History of ISIS in Libya 

Following the overthrow of Muammar Qaddafi in 2011, Libya’s political and economic institutions were split along east-west lines, the sovereignty and security vacuum deepened, providing an opportunity for the nascent Islamic State group in the Levant to transplant itself into Libya.

The Islamic State in Libya’s first official branch was announced via the rebranding of existing Libyan al-Qa’ida-linked groups in the area of Derna in mid-2014. This then attracted an influx of experienced foreign jihadis to assume leadership roles within the organization. Islamic State’s Core leader Abu Bakr al-Baghdadi formally recognized the group’s presence in Libya in November 2014.

Over the course of 2015, it established territorial control and governance mechanisms in parts of Derna, Benghazi, and Sabratha. It then launched a bold bid to conquer Sirte and threaten Libya’s Oil Crescent. By mid-2015, the Islamic State became the sole governing body in Sirte and at its peak may have had as many as 5,000 fighters occupying the city.

Airstrikes against Islamic State, authorized by Government of National Accord (GNA) Prime Minister Fayez al-Serraj commenced on August 1, 2016. These—combined with prior local anti-Islamic State uprisings against the group’s brutality—virtually eliminated the group’s presence in Sabratha and Derna. Hence, by the end of August 2016, the group’s territoriality was concentrated in an ever-narrowing swath of coastal territory surrounding Sirte. In May 2016, forces from the GNA-aligned, Misratan Bunyan al-Marsus (BAM) coalition of militias advanced on Sirte and soon took over its outer suburbs. In August 2016, the United States began to provide it with air support, launching strikes on soft targets throughout the city. After more than 500 BAM combat deaths and much street-by-street fighting, especially around Sirte’s Ouagadougou centre, on December 6, 2016, the Islamic State was declared to be “fully” defeated and expelled from Sirte.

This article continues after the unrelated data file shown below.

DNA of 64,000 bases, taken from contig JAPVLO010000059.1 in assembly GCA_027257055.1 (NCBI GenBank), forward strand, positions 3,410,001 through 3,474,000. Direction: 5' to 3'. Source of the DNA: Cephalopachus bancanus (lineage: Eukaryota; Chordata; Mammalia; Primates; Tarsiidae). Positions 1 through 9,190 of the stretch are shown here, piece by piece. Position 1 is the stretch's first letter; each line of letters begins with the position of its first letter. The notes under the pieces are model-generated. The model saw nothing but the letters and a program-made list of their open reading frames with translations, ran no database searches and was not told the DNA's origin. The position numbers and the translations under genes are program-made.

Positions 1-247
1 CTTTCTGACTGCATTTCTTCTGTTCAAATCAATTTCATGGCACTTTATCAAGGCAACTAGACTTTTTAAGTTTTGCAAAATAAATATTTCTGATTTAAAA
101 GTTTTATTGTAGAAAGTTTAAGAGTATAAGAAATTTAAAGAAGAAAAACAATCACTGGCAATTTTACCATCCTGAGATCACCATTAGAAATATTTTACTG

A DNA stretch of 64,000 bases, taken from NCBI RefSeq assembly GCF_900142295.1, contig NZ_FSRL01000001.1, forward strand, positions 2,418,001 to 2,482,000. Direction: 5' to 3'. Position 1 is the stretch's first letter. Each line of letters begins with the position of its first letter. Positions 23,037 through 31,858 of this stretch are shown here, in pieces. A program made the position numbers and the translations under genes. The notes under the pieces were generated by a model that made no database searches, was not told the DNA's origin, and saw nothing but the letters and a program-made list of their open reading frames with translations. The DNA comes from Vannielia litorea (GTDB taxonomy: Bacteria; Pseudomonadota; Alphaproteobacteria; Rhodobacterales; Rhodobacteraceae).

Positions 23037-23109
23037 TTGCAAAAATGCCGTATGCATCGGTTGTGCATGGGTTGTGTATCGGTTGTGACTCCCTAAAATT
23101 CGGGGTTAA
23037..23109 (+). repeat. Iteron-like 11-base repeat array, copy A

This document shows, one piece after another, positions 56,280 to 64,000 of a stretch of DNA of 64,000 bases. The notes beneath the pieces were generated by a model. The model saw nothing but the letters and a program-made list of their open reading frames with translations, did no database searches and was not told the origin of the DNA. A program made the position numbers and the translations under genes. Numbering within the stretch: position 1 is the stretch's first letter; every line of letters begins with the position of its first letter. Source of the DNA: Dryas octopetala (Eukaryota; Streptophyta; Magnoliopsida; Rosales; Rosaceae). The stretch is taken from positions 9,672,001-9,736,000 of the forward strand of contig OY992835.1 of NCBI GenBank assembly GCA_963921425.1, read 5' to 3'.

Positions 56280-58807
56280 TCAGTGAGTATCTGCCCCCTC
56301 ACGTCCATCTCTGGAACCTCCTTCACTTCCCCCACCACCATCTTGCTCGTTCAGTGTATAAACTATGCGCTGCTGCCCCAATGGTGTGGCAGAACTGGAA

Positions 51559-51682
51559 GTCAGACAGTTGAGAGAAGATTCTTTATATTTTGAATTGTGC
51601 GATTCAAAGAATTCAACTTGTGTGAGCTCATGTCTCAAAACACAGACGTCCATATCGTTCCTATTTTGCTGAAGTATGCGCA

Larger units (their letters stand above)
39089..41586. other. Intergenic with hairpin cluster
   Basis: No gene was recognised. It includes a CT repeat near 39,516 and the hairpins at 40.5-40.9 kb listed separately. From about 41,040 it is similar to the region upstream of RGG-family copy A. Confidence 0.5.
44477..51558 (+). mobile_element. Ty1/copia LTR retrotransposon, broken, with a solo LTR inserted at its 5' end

In the months that followed, the United States undertook a series of airstrikes throughout Libya, killing as many as 80 Islamic State fighters in one day in January 2017. At that time, knowledgeable sources estimated that the number of experienced Islamic State fighters in Libya had dwindled to some 200 fighters.

As of March 2021, the UN described the threat from Islamic State as “moderate”. Islamic State members are mainly located in the southern desert cities of Taraghin, Ubari and Ghadduwah. They transit the southern borders of Libya with Chad, the Niger and Sudan in small groups. Their activities are financed primarily by engaging in oil and drugs smuggling. The group continues to maintain sleeper cells in the coastal cities of Sabratah and Tripoli.

For more information on how ISIS emerged in Libya see our report The Origins and Evolution of ISIS in Libya and for an analysis of how ISIS evolved after its defeat at Sirte from a territory holding caliphate to an insurgency in the desert, see The Islamic State’s Revitalization in Libya and its Post-2016 War of Attrition.